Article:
Under the current Thai government, for example, recent years have seen targeted assassinations of opposition members and the politically motivated dissolution of a major opposition party. During the first two years of the pandemic, 2020 and 2021, illiberal and authoritarian practices increased – especially under authoritarian regimes such as Cambodia. But all these developments are little known, and what amazes me is that reactions from Europe are either very moderate or absent altogether.
All in the same boat
This is all the more surprising, because during the pandemic, there was a growing awareness in Europe that its own strategic interests are closely linked to developments in Asia. The negative consequences of a disruption in trade routes and supply chains within and from the region – for example as a result of an outbreak of conflict – would also have tangible repercussions in Europe. These strategic ties are recognised in position papers on the Indo-Pacific by actors such as France, Germany, the Netherlands and the EU. In this sense, we are all in the same boat.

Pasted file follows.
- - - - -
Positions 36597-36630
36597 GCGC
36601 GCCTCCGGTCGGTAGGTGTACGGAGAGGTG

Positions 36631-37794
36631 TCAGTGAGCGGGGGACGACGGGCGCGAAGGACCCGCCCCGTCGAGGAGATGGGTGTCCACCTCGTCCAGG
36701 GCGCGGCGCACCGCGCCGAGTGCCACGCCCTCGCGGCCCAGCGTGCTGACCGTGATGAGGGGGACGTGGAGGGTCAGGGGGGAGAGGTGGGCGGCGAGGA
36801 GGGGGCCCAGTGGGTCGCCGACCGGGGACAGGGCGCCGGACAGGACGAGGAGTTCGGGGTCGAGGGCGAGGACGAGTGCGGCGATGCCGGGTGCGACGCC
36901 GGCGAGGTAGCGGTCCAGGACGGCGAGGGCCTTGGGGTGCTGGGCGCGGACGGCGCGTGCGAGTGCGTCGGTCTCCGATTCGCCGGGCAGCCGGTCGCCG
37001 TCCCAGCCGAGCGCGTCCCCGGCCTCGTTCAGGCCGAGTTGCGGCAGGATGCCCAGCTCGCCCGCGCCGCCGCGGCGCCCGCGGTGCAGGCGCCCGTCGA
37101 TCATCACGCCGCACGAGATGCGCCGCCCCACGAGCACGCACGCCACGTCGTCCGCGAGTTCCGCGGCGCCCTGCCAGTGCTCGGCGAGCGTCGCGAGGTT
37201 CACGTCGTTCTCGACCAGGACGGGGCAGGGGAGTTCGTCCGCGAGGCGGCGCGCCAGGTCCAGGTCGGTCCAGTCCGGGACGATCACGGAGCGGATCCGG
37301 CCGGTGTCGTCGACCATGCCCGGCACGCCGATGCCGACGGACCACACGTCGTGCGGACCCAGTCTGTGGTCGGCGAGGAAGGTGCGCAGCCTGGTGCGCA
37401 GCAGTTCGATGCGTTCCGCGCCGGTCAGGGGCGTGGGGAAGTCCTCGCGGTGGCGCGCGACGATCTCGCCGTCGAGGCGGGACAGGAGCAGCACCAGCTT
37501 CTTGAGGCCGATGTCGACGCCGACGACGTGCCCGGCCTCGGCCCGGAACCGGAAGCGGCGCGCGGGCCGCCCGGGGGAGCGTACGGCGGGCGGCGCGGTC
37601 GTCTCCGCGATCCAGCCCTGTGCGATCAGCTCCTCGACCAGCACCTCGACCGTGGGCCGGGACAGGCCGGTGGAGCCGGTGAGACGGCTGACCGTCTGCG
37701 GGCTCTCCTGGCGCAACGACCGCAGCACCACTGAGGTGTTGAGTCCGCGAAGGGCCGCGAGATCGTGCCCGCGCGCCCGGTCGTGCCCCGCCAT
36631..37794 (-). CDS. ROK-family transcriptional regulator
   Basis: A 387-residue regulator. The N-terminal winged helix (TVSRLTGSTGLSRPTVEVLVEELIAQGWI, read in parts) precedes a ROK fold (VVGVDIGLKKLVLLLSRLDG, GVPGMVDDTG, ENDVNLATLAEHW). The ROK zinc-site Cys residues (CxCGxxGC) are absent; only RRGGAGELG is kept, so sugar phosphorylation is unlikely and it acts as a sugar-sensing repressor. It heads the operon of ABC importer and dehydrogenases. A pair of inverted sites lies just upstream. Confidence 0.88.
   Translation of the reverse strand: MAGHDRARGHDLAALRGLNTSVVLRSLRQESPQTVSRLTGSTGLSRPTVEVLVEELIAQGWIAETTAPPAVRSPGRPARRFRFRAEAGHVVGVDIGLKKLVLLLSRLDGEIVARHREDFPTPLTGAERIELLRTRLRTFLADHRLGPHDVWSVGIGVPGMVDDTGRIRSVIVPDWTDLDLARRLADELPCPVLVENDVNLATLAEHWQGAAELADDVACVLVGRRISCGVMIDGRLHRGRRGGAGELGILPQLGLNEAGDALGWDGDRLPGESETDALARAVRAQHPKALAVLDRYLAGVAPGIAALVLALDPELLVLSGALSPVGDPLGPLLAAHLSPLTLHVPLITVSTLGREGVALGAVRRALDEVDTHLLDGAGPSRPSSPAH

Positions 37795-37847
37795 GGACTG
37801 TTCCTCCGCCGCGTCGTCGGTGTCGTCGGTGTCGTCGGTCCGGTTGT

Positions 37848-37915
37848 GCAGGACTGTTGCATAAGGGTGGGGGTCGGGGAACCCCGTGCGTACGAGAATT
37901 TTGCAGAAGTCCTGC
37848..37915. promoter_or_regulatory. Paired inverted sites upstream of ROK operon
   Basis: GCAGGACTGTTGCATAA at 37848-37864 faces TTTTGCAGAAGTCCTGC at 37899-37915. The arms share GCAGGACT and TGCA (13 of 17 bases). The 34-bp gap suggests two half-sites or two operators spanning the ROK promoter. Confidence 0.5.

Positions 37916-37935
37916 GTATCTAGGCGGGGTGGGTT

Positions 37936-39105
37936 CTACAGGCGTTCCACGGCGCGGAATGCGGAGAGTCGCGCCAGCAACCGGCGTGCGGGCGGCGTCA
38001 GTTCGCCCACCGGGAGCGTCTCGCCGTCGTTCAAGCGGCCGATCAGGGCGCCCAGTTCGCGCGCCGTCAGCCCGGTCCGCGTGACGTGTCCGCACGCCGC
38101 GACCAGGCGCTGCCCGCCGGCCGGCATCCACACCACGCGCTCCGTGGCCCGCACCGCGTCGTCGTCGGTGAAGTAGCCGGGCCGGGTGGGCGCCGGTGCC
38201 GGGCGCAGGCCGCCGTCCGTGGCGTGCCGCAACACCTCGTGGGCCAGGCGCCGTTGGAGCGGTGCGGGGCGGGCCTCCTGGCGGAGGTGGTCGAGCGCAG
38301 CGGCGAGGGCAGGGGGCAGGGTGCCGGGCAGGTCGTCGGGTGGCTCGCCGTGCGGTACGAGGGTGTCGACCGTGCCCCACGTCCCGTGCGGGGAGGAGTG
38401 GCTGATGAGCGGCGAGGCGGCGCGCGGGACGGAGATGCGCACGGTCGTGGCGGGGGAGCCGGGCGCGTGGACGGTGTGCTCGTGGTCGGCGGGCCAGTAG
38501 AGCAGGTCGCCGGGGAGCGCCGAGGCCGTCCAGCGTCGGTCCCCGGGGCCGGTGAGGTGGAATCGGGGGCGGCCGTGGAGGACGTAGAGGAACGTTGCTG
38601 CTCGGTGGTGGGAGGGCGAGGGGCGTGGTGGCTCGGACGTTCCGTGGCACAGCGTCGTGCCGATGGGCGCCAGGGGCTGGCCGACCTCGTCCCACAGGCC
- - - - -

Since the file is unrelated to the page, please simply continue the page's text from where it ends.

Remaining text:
I am convinced that Europe can play a constructive role in maintaining peace, stability and security in Asia. Individual, grand geopolitical gestures, such as sending warships to the region – as we saw in 2021 – should be only one element of a more balanced and purposeful European engagement. Measures that I believe to be particularly important are those that strengthen and stabilize smaller states, such as the countries of Southeast Asia, and integrate them into overall regional solutions. In doing so, Europe could draw on its existing expertise in promoting democracy, the rule of law and multilateralism. It is essential to fortify the political and social stability and diversity of these countries. Their resilience will help determine how Asia will develop within complex conflicts and in light of major geopolitical shifts.